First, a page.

Bette Midler: Golden Globes and "Boogie Woogie Bugle Boy"

I'm glad Chris Colfer and Jane Lynch won the Golden Globes for Glee,*and I'm glad Colin Firth won for The King's Speech (which I hope to see soon). 

Because of her acceptance speech for her Golden Globe award in 1980 (for The Rose ), I always think of Bette Midler when the Golden Globes are mentioned. 

Here she is singing Boogie Woogie Bugle Boy.  There are a number of different performances on YouTube - how to choose one to post?  This one has bits of all of them (Of course, they include the mermaid one!):


*  Ann Hathaway would like to be in Glee, and she already has her character and songs picked out (article here).

NaBloPoMo/Follow up to Saturday's post/"And the Father will dance" by Mark Hayes/"Mr. Cellophane" - Ben Vereen and the Muppets

National Blog Posting Month! (which means daily blogging)  I'm going to participate with Moomin Light again this year (I always post daily on Birds and Blossoms and Durham:  Top of the Triangle).  However, there is one change, for me, from previous years.  Some days will have photos and some will have writing.  I'm not going to try to write every day.  I found that I don't write longer posts that way, and that just makes me cranky. 

For those who were might have wondered from Saturday's post, I did go to church yesterday.  I wasn't nearly as angsty as I was Saturday night, and some of that angst, or at least my allowing myself to express it, came from other things in my life (which I don't write about).  Things went pretty well.  I only had two "Mr. Cellophane"* moments, but you can't expect everyone to say hello, or look at you, just because you say hello (unless you're walking around downtown Hillsborough, in which case it usually happens).  It would have helped if those hadn't been the first two people I passed when I got in the building.  Once I got into the choir room, things got better.  They always do.

I love the anthem, And the Father Will Dance (by Mark Hayes), we sang yesterday.  I finally realized that it was partly because it reminds me of some of the choral music I sang back in high school and college.  I didn't do any choral singing again until I joined the choir a few years ago.  Here is And the Father Will Dance, sung by the TMC Choir:

I realized, while we were singing the anthem (probably during one of the held Ds), that I'm going to keep going to church. 

Would I miss a performance opportunity?!


* Cellophane, Mr. Cellophane
Should have been my name, Mr. Cellophane
'Cause you can look right through me
Walk right by me
And never know I'm there! (from the musical, Chicago)

I used this video from The Muppet Show because I couldn't find a Broadway version of the song, and I don't care for the movie version.  I love hearing/watching Ben Vereen sing/dance just about anything!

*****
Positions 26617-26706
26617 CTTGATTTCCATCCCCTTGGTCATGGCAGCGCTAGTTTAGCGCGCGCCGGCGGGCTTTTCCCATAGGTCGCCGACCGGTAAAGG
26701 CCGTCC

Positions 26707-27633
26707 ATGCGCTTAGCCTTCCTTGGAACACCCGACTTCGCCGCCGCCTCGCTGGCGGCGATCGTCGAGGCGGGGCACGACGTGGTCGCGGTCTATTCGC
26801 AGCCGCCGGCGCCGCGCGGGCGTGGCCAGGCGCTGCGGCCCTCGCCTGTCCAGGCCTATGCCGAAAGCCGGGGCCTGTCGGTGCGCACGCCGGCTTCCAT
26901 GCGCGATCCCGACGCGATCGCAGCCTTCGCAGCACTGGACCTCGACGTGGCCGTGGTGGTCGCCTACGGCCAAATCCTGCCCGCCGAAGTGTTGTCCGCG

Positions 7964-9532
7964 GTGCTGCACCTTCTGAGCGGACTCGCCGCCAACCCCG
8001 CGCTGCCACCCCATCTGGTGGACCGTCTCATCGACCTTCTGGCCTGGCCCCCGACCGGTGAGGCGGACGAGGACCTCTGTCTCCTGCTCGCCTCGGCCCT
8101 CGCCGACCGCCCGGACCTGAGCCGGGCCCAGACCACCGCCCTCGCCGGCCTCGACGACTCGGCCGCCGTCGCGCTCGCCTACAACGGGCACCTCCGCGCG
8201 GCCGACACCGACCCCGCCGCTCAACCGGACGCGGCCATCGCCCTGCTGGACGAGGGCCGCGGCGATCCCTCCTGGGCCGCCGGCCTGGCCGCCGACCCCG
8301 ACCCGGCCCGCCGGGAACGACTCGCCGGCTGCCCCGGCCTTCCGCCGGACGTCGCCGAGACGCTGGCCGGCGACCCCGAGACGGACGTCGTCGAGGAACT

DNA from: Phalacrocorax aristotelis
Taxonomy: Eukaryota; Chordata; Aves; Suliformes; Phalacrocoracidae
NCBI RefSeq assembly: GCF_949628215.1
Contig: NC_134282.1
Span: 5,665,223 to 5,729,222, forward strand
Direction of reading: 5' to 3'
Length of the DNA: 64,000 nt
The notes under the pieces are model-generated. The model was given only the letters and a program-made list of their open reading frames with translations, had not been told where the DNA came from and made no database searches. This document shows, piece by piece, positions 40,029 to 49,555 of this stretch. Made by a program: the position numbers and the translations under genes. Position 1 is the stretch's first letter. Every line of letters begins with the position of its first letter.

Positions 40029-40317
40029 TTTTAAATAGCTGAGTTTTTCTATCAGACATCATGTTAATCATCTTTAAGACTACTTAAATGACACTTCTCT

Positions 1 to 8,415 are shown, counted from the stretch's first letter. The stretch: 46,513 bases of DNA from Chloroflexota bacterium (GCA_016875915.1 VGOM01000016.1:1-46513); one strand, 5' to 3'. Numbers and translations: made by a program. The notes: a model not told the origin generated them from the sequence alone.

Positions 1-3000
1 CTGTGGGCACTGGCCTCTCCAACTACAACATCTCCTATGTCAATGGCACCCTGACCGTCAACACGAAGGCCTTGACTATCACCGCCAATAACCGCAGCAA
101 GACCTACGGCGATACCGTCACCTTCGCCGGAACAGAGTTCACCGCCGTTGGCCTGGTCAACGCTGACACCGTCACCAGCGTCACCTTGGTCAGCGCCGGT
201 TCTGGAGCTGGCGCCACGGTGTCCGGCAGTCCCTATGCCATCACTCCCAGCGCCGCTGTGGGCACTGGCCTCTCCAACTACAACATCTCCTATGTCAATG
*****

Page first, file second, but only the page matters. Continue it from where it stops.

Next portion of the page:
[Hat tip to the choir member who sent out the YouTube video link]

John Hurt: Ollivander and Caligula

Ollivander Younger son recently read the fourth book of the Harry Potter series so we're watching the first few movies over again from the beginning.  Even though I've seen the first movie a number of times, I still do a double take when I see John Hurt play Mr. Ollivander (right) because his performance as Caligula, in I Claudius, thirty-four years ago, is still very fresh in my mind.  When watching Harry Potter, I have to remind myself that Mr. Ollivander is a friendly character, not the insane, psychopathic emporer he portrays in I Claudius:

MerelyAFan, a YouTube commenter mentions:

What I love about John Hurt's performance is how here Caligula really seems to think he's a rational, intelligent, (god) emperor who really believes he's doing Rome well. Others play him as too overtly crazy and purposefully over the top, but with Hurt you can just see his angry frustration in people not understanding his logical (in fact contradictory) orders or confusion at his "rewarding" campaign against Neptune.

I, Claudius is filled with excellent performances.  Even so, John Hurt's performance, as horrifying as his character is, stands out. 


To pass the time

A selection of links, heavy on musicals and movies, in honor of the Awkward Blogger, who is recovering from major surgery.  When you get a chance to get online again, here are some things to distract you:

The Adama Glare (also known as the Glare of Death) is a formidable psychological weapon in the arsenal of William Adama. It is an alternative to Bill Adama's other main weapon, the Shield of Disapproval, activated by sudden eye-aversion. It is used to instill loyalty and to punish disloyalty...

Friday Fun Song: Until You Come Back to Me (That's What I'm Gonna Do) - Aretha Franklin

There have been so many TV shows out on DVD, and we were always disappointed that Ally McBeal wasn't one of them - particularly now that our older two children are old enough to watch them.  Because of royalty issues with all the music in Ally McBeal, it was difficult to release the episodes on DVD.